On the strategic front, MbS has taken steps that suggest a shift to a policy that might favor diplomacy over his demonstrated preference for blunt force and threats. His most dramatic move came on January 5, when he hosted the 41st summit of the Gulf Cooperation Council in al-Ula. That meeting produced an announcement that Saudi Arabia and Qatar would reestablish diplomatic relations, and that further steps would follow to end the 2017 boycott imposed on Qatar. The Biden Administration will welcome this development even if, as is probable, differences between the key parties are unlikely to recede any time soon. Riyadh will also likely show support for what administration officials have promised will be a determined effort to resolve the Yemeni civil war. With the State Department announcing a review of the Trump Administration’s January 11 designation of the Houthi militia as a “terrorist” organization—a move that was clearly designed to complicate life for the new administration––Saudi Arabia will probably look to renew talks with Houthi representatives that got underway in Spring 2020 but had made little progress. Indeed, given Blinken’s assertion that the Saudi intervention in Yemen “contributed to … the worst humanitarian situation anywhere in the world,” Riyadh has every incentive to show that it wants to advance a peace process.
The UAE reaches out
Four days after the US presidential elections, UAE Minister of State for Foreign Affairs Anwar Gargash stated that “Further escalation at this point serves no one and we strongly believe that there is room for collective diplomacy to succeed.” Warning against what he claimed was a “false choice” between war and a “flawed” deal (referring to the JCPOA), his words suggested that the UAE would work with the next administration on renewing talks with Iran. But his statement was probably pitched as much toward Saudi Arabia as toward the Biden foreign policy team. The UAE’s July 2019 decision to begin pulling its troops out of Yemen telegraphed a clear signal to its Saudi allies that from the Emirates’ vantage point, the time had come to begin searching for a regional political solution to the Yemeni civil war—a point that Gargash has been championing for nearly two years.
The UAE’s July 2019 decision to begin pulling its troops out of Yemen telegraphed a clear signal to its Saudi allies that from the Emirate’s vantage point, the time had come to begin searching for a regional political solution to the Yemeni civil war.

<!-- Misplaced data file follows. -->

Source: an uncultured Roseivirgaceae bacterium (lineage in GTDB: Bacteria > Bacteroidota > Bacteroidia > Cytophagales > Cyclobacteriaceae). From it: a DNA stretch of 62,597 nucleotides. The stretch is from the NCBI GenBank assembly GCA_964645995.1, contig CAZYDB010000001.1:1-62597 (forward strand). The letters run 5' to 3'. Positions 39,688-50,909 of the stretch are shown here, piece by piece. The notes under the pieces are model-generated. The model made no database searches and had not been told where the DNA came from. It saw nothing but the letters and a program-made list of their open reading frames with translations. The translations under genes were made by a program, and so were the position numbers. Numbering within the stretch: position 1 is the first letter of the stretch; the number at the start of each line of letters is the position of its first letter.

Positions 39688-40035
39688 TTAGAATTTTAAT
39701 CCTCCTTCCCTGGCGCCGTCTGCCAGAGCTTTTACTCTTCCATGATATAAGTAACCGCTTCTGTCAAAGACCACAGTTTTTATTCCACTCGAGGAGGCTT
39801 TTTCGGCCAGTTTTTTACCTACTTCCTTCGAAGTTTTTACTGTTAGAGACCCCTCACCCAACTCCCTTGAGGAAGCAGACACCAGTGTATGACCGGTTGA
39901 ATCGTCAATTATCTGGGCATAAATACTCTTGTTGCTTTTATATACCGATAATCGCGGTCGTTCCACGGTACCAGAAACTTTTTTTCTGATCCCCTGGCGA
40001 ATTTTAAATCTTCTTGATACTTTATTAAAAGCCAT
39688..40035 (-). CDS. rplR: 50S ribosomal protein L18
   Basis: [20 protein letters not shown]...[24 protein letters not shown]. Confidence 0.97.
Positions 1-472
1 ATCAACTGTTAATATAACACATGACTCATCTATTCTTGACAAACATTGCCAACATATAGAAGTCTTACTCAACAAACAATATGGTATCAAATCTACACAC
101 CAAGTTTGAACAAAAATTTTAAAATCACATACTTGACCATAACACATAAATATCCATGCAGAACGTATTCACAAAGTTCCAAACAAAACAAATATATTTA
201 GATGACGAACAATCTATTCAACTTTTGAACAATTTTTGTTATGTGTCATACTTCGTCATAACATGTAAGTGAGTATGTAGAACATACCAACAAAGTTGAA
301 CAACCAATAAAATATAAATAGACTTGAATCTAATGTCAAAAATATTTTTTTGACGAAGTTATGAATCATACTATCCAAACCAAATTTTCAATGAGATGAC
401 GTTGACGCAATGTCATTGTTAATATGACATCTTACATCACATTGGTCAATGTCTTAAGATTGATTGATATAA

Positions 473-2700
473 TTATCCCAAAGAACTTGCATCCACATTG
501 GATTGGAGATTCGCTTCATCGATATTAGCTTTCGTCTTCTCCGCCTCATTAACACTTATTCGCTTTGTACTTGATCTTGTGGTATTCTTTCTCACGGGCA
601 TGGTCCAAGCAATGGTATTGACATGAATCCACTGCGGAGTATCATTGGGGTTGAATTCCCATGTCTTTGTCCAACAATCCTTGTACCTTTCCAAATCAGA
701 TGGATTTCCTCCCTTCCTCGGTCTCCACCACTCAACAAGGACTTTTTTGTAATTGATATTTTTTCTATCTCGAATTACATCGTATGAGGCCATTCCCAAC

The somewhat diverging perspectives of the UAE and Saudi Arabia were also on display at the January 5 GCC summit. If, as was reported, the UAE was a “reluctant” signatory to the deal to begin ending the boycott of Qatar, its decision seems to have been impelled––as one Gulf expert put it––by the realization that the “Saudis would do it with or without them. They didn’t want to be left out and appear isolated.” Indeed, with Biden’s inauguration two weeks away, the UAE was apparently positioning itself to be the Gulf Arab interlocuter with the new administration––a position that Saudi Arabia probably covets as well.
All eyes on Biden?
As the Gulf Arab states jockey for influence, the Biden Administration is being courted by several would-be suitors, all of whom want to serve as the gatekeepers as the White House pushes for renewed talks with Iran. Qatar’s recent offer to broker talks between the Gulf states and Tehran suggests that the region’s shifting strategic sands could enhance the Biden Administration’s leverage as it strives to lead on the Iran nuclear issue while consulting with all the key players. On this score, the new administration will probably prioritize its relations with the European Union countries. A common US-Europe position could prove crucial as the White House looks to show that US leadership and multilateral diplomacy go hand in hand. Middle East states––which are striving to pursue their own priorities—are now paying close attention to changes in the regional and global arena that require a nimble diplomacy in both Washington and the capitals of the region.
This article has been republished with permission from Arab Center DC.